I think it’s incredibly relevant today because we’re in a moment in this country in which all what has to do is look at the headlines every day where there’s real questions being asked about who gets to be an American. There’s real questions about being asked about who gets access to the full spectrum of humanity. Identity is at the forefront of the conversation in this country when it comes to gender and class and race. think it’s a conversation that we haven’t been having and it’s a conversation we don’t know how to have. And there’s a shift happening in this country right now from one generation to another when it comes to the mindset of how to define identity and how to define a lot of global conversations in this country. And you see that in the debates in the south between Calvin Harris Jr’s character in Luce and Octavia Spencer’s character Harriet Wilson. You also see it in just a whole generation gap between the younger characters, the older characters. And you’re seeing it in the national conversation in this country, whether it’s stuff that’s brought up around Nancy Pelosi and the Squad or in these debates between some of the older candidates and the younger candidates. This idea of what it means to be an American and how we define that and how we equally distribute power and privilege is such an important conversation to be having if this country is going to live up to the ideals.
What was it like working with such A list actors — Naomi Watts, Tim Roth and Octavia Spencer? Not too shabby!!
Not too shabby! But also nerve wracking. The script was written with Naomi in mind and Octavia in mind as well. I’ve been a massive fan of Naomi’s since I first got to see her in and I just said, wow, I need to work with this woman. And likewise with Octavis, who has given us so many incredible performances. I thought, if they were willing to do this, not only would it bring the truthful mission story, but it would also be an opportunity to perhaps see them in something a little bit different than we might’ve seen them before in. But, they were all just so, so incredible to work with and such professionals and so inspiring too. So it was a real dream come true.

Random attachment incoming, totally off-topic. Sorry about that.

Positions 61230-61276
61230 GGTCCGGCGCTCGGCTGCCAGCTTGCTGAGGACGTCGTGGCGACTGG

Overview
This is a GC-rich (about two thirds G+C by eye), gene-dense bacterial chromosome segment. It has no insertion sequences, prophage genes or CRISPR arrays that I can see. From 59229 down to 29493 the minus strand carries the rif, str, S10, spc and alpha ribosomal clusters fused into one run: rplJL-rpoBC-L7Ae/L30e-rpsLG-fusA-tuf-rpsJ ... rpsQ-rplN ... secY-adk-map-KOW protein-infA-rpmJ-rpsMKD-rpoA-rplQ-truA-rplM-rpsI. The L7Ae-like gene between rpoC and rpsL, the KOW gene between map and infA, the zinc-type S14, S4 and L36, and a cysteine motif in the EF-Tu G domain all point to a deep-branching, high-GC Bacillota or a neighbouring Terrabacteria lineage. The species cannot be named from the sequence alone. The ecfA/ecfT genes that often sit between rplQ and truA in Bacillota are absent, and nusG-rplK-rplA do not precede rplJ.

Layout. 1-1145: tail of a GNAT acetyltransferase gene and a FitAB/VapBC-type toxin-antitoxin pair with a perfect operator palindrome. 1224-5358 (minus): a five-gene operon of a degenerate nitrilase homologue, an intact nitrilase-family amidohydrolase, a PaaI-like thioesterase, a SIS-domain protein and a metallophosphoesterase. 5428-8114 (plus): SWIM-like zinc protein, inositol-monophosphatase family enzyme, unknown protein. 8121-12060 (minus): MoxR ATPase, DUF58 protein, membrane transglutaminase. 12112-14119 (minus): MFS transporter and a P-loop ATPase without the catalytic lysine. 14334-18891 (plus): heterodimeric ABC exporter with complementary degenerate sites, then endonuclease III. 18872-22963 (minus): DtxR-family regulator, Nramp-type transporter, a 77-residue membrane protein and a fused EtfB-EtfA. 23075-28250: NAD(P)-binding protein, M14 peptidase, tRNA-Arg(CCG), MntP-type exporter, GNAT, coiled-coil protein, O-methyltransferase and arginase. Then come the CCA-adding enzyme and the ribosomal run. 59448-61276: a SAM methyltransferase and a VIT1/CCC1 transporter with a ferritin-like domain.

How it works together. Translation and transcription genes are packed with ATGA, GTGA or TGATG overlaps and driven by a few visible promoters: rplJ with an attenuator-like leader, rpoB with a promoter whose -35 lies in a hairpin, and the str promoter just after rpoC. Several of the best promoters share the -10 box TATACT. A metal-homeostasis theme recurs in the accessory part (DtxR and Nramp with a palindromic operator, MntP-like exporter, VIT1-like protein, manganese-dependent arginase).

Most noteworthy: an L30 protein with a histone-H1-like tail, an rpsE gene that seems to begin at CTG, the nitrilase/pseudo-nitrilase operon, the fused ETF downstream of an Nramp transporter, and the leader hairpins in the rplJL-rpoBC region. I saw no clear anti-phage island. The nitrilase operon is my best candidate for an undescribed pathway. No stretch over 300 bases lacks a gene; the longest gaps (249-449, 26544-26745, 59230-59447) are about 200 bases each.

You grew up in Arlington, Virginia (my hometown!!) and that’s where the film takes place. Why was Arlington such a fitting setting for the film?
Because Arlington is a community that has drawn so many different types of people. There’s those who are from a more upper middle class background. There’s a big immigrant population from Honduras and El Salvador. I was part of that immigrant population that lived in South Arlington for one part of my life, but then I was also an Ambassador’s son for another part of my life when I lived in North Arlington. So I got to see the ways in which identity played out in this cosmopolitan environment. And a lot of the questions about values and ideal and the discrepancy between those things. I think a lot of things were taking place in Arlington. I mean, case and point — I went to a school called Washington High School. I mean right there, that name of that school, you’re seeing the back and forth and the real extensional dilemma of what America wants to represent. In the name of that high school — on one hand, it was about the foundation of the country. On the other hand, it was celebrating the name of somebody who fought for slavery and that was a building I walked into school every day. We recently renamed it Washington Liberty High School. So, I couldn’t think of any better place to check the story. But there’s also a certain element of hometown pride in there as well. Because, you know, my family’s still there and so when I come home for Thanksgiving, your college.